During our first class devoted to issues of race, we wrote reactions, feelings, and musings on sticky notes. While we wrote, Professor Kucinskas lined the wall with the sticky notes from years prior, providing the opportunity to see how other students felt about race. Though each piece of yellow paper held the thoughts of different people from different years and different backgrounds, the sentiments were the same. Race is hard. Race is scary. Race makes us uncomfortable.
This is a familiar song, one we’ve sung for decades (and will likely continue to sing). But why? Markus and Moya, in their book Doing Race: 21 Essays for the 21st Century, boil discomfort about race down to two factors: the view of race as a biological thing, and the assumption that the individual is the “source of all thought, feeling and action” (59). According to Markus and Moya, the idea that individuals may not themselves have the power to overcome racial barriers or remove themselves from racial associations similarly contributes to this discomfort.
These factors do play into the widespread unwillingness to address issues of race, but so too does fear of insult. When talking about race, we often tread upon eggshells. In doing so, words come protected, guarded, and therefore lose the ability to yield honest and meaningful conversations. This dynamic comes from the fact that racial differences stand rooted in long histories of hurt and abuse. For some, race is more than just an identity, but exists as a connection to other and to those who have come before.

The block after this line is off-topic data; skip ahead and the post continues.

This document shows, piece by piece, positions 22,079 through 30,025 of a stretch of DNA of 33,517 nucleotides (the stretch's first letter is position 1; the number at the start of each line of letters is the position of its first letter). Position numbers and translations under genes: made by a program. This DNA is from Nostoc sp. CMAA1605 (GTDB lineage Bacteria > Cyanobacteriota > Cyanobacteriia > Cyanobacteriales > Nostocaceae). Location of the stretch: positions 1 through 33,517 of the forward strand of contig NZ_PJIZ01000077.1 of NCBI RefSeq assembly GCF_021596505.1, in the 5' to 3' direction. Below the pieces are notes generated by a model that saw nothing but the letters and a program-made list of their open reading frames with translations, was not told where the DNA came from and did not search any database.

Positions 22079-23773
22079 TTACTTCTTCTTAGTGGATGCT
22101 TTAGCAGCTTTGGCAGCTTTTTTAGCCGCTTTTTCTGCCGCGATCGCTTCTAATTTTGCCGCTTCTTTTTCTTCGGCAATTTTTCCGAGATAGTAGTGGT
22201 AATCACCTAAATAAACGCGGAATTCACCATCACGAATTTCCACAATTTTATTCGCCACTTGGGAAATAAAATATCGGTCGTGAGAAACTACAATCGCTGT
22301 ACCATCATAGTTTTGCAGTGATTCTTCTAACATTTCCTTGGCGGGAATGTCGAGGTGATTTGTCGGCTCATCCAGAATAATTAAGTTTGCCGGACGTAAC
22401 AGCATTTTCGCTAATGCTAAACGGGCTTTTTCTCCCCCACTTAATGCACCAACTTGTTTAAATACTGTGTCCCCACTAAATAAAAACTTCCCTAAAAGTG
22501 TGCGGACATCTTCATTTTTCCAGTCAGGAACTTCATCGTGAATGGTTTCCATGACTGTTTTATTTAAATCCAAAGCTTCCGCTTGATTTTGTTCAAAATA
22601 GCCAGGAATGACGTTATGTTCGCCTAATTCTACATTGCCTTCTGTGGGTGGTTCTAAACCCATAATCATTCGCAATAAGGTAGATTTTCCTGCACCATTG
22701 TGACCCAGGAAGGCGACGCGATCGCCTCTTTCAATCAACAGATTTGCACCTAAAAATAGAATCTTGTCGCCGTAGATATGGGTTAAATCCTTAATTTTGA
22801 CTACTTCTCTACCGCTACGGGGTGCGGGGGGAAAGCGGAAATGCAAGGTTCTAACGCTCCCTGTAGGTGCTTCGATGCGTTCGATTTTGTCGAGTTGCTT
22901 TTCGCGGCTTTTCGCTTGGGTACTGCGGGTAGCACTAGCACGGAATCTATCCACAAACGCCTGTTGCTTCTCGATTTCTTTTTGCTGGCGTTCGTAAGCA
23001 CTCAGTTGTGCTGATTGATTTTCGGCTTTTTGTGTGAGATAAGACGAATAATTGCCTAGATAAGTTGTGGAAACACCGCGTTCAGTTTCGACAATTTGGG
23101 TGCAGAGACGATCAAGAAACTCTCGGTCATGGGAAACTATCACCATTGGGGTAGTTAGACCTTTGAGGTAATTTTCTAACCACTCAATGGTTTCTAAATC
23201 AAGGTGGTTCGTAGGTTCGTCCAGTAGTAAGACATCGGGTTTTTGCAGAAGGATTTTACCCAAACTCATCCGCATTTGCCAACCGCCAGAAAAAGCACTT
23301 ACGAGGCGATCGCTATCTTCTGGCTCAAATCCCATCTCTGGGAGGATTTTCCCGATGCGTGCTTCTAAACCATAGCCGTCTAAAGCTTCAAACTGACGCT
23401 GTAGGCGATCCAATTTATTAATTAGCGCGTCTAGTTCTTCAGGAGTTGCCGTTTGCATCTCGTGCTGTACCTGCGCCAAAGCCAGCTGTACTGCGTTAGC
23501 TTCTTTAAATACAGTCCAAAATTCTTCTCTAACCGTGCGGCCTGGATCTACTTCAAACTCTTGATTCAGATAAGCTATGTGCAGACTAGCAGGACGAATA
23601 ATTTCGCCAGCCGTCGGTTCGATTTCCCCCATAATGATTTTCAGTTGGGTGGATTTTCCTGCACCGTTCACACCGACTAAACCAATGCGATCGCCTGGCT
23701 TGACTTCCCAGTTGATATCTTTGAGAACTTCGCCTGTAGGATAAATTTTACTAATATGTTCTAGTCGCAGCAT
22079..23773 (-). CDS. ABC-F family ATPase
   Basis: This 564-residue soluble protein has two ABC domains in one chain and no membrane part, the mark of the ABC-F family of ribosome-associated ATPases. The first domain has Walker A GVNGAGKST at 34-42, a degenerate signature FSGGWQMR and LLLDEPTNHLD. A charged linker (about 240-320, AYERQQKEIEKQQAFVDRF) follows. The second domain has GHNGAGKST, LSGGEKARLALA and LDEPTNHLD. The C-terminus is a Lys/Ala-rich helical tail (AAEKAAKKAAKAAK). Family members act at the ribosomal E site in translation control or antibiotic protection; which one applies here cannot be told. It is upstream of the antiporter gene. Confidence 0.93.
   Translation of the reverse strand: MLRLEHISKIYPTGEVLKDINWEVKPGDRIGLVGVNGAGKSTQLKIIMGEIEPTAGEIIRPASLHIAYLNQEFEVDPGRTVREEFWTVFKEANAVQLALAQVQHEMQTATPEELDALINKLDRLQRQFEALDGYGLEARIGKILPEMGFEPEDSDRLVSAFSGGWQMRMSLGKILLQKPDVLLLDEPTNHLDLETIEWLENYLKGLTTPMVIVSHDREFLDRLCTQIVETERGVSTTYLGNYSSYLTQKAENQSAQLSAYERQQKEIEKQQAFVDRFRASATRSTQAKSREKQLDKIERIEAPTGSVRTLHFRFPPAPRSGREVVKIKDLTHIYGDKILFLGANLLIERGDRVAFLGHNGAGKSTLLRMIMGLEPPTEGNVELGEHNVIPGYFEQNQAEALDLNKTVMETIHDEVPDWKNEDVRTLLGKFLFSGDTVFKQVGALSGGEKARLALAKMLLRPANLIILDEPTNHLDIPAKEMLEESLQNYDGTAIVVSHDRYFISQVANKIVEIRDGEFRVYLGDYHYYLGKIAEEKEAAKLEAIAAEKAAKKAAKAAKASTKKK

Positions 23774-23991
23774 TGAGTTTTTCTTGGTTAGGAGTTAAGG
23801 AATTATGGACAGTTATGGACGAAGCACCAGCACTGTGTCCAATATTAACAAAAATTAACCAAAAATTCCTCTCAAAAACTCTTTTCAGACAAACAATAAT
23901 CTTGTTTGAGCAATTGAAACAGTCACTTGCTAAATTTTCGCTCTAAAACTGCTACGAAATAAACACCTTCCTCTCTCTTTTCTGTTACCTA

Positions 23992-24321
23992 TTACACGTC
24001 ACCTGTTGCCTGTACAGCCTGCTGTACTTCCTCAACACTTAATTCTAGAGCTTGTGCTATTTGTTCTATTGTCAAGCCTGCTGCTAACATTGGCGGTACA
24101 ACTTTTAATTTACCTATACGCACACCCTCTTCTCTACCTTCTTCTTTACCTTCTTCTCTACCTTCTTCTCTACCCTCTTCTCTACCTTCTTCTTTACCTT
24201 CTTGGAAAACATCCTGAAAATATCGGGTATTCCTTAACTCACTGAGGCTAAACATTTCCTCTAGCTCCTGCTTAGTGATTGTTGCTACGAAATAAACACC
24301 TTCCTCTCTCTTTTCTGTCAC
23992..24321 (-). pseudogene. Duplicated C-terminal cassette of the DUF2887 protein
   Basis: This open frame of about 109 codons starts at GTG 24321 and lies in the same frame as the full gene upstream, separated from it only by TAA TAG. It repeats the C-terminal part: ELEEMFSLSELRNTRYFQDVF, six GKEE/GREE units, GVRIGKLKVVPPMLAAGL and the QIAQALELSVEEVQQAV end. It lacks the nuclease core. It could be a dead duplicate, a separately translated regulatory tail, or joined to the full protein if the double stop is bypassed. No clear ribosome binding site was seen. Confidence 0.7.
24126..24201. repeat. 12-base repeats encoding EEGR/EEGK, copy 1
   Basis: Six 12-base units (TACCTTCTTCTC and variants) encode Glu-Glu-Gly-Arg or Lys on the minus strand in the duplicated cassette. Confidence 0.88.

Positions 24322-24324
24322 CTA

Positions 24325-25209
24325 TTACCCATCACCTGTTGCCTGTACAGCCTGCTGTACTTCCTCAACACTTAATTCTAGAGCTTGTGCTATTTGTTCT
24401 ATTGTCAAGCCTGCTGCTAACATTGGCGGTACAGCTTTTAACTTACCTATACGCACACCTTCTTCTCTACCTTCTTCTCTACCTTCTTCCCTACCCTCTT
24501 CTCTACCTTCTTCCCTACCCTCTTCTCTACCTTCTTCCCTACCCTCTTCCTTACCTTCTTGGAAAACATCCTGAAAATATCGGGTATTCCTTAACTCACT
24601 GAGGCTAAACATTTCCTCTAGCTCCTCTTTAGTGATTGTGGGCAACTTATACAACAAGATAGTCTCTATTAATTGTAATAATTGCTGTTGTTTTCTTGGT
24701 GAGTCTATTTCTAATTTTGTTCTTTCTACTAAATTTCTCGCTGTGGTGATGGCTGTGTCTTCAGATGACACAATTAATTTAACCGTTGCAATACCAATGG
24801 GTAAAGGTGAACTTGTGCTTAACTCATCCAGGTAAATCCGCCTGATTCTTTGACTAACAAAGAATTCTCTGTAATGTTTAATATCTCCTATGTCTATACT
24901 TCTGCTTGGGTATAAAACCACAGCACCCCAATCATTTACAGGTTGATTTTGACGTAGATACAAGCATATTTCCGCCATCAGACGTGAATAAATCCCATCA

The fear of insult comes also from the heightened push for political correctness. With attempts at full inclusivity and equality, humanitarian groups and social movements influence patterns of speech by constantly changing terms and labels, updating what is and what is not appropriate. The unintended effect, however, is that people fear using the incorrect term and therefore avoid discussion altogether (this is not only limited to race…a perfect example is sexuality, and how people struggle to know/remember the correct words for transgender individuals). There is an easy solution, though. We must create spaces where mistakes are allowed, where open discussions about difficult issues thrive and where, if a mistake is made, it is politely corrected so that everyone learns.
I firmly believe that hate speech comes largely from a place of fear. By signing up for “Race, Class, Gender,” we all took a step towards eliminating such intolerance and fear, creating the exact type of space where people can take risks, where they can speak and be heard. Unfortunately, the world is very different from our classroom. A mere glance at YikYak shows that our campus is even different from our classroom. We therefore all have an obligation to take this semester out of our notebooks and into the world, using what we have learned and discussed as fuel to fight the racist structures and sentiments around us. As educated and informed individuals made aware of prevalent systems of inequality, the charge falls on us. This class and the experiences we have shared will light our path forward, so together, let us now lead the way. The semester is ending, but our work is just beginning.